The topic for this series is the Beatitudes, eight proverbs that offer sage advice on life and how we approach it. So, a follower asked, what could centuries-old words possibly know about life in the 21st century? “Our destiny is not written in the stars, but in our smiles.” These words were written in this century, this month in fact, by a retired yet very busy man of faith, a man who is also a member of one of the first tribes on the North American continent.
The Beatitudes offer us wisdom on how to turn life’s events, many of which are not pleasant, into smiles. A person might interpret these eight proverbs in the following manner: to be encouraged … to help the poor, to help the brokenhearted, to decree the release of captives, and the freeing of prisoners, to console all who mourn, to strengthen those who mourn, by giving them joy and praise. This interpretation, I should point out, comes from words written long before the Beatitudes. This interpretation comes from Isaiah, the sixty-first chapter, in the Old Testament.
Why bother to seek a way to turn around life’s problems? Life is not a joy ride and yet, as Steven Charles Charleston wrote in the above quote, “Our destiny is not written in the stars, but in our smiles.” What we become is determined by how we respond to life. The best parent in the world can have a child who becomes an addict. The best employee can find him or herself out on the street jobless. The most reverent follower can become persecuted by another claiming to also be a believer.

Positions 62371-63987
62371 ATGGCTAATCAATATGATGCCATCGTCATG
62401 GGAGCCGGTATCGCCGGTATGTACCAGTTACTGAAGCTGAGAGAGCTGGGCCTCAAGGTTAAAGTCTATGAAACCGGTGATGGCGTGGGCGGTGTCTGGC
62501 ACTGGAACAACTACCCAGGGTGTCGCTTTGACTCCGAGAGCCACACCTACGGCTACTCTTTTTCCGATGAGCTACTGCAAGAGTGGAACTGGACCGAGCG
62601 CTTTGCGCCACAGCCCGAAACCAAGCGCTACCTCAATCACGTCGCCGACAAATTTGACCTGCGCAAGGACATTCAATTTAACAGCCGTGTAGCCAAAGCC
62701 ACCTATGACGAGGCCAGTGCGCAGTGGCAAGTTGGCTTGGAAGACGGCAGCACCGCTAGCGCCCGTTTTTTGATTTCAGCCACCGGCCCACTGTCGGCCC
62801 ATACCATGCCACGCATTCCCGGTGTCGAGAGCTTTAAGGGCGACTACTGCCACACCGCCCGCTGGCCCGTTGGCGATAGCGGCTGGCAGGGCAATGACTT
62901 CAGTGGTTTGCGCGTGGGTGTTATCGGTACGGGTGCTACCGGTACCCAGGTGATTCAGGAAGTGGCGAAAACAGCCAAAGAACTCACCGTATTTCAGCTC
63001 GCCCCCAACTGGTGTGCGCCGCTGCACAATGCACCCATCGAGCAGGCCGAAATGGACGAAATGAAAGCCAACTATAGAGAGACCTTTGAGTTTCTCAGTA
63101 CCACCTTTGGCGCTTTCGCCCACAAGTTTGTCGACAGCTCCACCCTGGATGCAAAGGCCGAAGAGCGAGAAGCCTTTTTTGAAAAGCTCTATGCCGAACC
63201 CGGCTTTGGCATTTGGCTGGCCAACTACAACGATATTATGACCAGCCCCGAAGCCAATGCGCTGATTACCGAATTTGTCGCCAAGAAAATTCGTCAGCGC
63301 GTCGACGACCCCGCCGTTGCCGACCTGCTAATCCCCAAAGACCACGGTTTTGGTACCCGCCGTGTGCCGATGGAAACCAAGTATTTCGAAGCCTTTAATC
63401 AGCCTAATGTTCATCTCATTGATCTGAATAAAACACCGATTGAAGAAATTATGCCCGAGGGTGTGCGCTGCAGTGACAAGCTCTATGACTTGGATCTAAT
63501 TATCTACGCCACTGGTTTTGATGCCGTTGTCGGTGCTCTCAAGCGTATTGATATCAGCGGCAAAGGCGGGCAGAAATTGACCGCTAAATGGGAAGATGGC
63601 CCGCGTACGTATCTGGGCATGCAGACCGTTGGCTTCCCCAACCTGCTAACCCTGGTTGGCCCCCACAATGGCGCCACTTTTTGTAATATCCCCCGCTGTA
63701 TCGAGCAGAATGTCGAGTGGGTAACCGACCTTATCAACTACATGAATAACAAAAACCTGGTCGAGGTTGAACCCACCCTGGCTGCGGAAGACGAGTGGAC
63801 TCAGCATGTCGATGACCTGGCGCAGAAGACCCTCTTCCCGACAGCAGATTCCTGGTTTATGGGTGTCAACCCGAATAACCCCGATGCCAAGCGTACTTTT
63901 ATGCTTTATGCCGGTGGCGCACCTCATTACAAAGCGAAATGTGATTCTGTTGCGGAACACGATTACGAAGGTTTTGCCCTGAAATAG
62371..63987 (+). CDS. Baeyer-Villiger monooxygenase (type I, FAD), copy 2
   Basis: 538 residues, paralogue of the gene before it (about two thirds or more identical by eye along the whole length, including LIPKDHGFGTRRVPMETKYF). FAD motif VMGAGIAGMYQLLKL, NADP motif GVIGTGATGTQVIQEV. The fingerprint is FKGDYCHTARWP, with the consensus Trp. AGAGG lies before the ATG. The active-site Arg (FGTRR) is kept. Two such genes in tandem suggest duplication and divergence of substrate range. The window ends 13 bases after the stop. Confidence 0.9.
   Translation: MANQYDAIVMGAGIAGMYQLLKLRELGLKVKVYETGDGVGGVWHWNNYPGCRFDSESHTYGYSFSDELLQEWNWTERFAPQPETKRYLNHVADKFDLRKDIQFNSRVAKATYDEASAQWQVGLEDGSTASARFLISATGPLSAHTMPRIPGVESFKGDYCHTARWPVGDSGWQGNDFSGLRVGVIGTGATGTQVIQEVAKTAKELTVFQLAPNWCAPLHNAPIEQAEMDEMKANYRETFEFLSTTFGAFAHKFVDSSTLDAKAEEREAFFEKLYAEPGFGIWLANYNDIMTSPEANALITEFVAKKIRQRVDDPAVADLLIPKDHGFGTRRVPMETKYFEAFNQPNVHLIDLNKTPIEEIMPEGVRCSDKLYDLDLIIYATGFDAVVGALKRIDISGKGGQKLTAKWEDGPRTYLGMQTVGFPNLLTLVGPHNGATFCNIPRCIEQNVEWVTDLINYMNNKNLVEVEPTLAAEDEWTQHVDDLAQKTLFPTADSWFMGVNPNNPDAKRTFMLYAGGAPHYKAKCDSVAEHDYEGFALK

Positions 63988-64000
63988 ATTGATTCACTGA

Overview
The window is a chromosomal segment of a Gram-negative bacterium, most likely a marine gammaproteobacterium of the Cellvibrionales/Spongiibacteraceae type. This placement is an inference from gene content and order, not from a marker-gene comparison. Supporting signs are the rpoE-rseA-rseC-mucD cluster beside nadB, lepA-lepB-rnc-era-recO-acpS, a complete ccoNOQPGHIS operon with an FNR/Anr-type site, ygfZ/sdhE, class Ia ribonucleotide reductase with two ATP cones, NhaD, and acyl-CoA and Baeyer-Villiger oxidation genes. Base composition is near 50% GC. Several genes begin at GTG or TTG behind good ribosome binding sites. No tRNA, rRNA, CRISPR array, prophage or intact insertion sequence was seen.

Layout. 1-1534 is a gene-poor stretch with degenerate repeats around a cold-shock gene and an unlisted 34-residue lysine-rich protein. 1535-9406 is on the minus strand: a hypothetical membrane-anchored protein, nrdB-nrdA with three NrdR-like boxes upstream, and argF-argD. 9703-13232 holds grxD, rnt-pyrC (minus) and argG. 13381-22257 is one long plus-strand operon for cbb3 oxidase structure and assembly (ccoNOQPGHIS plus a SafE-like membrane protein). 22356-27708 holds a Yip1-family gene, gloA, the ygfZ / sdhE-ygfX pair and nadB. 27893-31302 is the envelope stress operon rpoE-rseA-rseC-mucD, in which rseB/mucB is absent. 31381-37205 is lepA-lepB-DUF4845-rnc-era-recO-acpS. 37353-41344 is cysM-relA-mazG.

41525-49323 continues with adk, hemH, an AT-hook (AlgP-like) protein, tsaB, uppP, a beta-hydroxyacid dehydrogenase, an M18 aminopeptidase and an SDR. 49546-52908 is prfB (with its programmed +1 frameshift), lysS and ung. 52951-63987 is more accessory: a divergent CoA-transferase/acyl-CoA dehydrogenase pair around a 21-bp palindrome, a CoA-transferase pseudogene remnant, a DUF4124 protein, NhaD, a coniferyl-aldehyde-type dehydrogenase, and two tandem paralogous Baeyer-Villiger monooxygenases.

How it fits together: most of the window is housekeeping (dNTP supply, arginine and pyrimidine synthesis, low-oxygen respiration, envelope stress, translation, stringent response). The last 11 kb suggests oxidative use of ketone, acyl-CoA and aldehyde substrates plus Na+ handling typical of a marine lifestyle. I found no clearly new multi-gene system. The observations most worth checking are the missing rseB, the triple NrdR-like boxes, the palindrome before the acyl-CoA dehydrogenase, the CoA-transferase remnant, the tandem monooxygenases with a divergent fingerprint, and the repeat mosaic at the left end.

Bishop Steven Charleston believes “Our glory is not in greatness, but in what we share.” This is why we bother. We share living on this planet and when we show mercy or compassion or love to one another, we improve the living of all. The word for this in this Beatitudes is summed up as “blessed”. Regardless of how you define it and those definitions are based upon which century the word is used, it ends up meaning one thing – worthy.
When we turn our grief into comfort, we respect and make worthy our living. The person who disdains wicked plans or lying creates a peace from which all benefit. The person who builds bridges among the peoples of the world by feeding the hungry and clothing the poor is building a wonderful family and kingdom of brotherhood.
We need to bother in turning life’s misfortunes around because that will create our destiny. Bemoaning the past does little in preparing for the future. There are lessons to be learned from the past and they hold great value but we must continue to move forward as we learn from them. The tears we shed are but a prologue to the glory of living. It is not the construction of great towers of grandiose power that make someone successful, great, or even holy.
The little things we do for one another – a hug, assistance, the sharing of a smile. These are the things that bless us and make us whole. We see the beauty of the world and feel blessed when we share a smile and remember each other with joy. Why bother? We bother in order to create more smiles and to become truly blessed. “Our destiny is not written in the stars, but in our smiles.”